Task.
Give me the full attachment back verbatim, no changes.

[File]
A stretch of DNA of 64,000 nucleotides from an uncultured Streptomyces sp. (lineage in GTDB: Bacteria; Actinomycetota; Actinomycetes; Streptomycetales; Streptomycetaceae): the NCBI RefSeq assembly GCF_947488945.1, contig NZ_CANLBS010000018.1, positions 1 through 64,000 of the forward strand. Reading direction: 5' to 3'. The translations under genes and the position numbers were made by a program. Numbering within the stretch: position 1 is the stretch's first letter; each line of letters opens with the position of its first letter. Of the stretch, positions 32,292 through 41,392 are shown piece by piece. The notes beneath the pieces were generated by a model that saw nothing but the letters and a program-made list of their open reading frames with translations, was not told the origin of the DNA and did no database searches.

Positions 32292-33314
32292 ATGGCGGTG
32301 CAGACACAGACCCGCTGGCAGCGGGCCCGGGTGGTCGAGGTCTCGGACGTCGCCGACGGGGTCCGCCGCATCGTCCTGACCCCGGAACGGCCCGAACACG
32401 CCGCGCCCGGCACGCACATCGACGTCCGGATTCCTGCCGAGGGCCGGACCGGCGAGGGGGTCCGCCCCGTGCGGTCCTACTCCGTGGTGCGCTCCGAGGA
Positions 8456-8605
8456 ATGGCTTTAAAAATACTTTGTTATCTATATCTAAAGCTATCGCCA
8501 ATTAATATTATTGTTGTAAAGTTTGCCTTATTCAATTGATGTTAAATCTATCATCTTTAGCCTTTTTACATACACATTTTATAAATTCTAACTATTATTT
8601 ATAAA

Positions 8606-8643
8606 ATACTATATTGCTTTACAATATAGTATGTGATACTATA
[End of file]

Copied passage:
A stretch of DNA of 64,000 nucleotides from an uncultured Streptomyces sp. (lineage in GTDB: Bacteria; Actinomycetota; Actinomycetes; Streptomycetales; Streptomycetaceae): the NCBI RefSeq assembly GCF_947488945.1, contig NZ_CANLBS010000018.1, positions 1 through 64,000 of the forward strand. Reading direction: 5' to 3'. The translations under genes and the position numbers were made by a program. Numbering within the stretch: position 1 is the stretch's first letter; each line of letters opens with the position of its first letter. Of the stretch, positions 32,292 through 41,392 are shown piece by piece. The notes beneath the pieces were generated by a model that saw nothing but the letters and a program-made list of their open reading frames with translations, was not told the origin of the DNA and did no database searches.

Positions 32292-33314
32292 ATGGCGGTG
32301 CAGACACAGACCCGCTGGCAGCGGGCCCGGGTGGTCGAGGTCTCGGACGTCGCCGACGGGGTCCGCCGCATCGTCCTGACCCCGGAACGGCCCGAACACG
32401 CCGCGCCCGGCACGCACATCGACGTCCGGATTCCTGCCGAGGGCCGGACCGGCGAGGGGGTCCGCCCCGTGCGGTCCTACTCCGTGGTGCGCTCCGAGGA
Positions 8456-8605
8456 ATGGCTTTAAAAATACTTTGTTATCTATATCTAAAGCTATCGCCA
8501 ATTAATATTATTGTTGTAAAGTTTGCCTTATTCAATTGATGTTAAATCTATCATCTTTAGCCTTTTTACATACACATTTTATAAATTCTAACTATTATTT
8601 ATAAA

Positions 8606-8643
8606 ATACTATATTGCTTTACAATATAGTATGTGATACTATA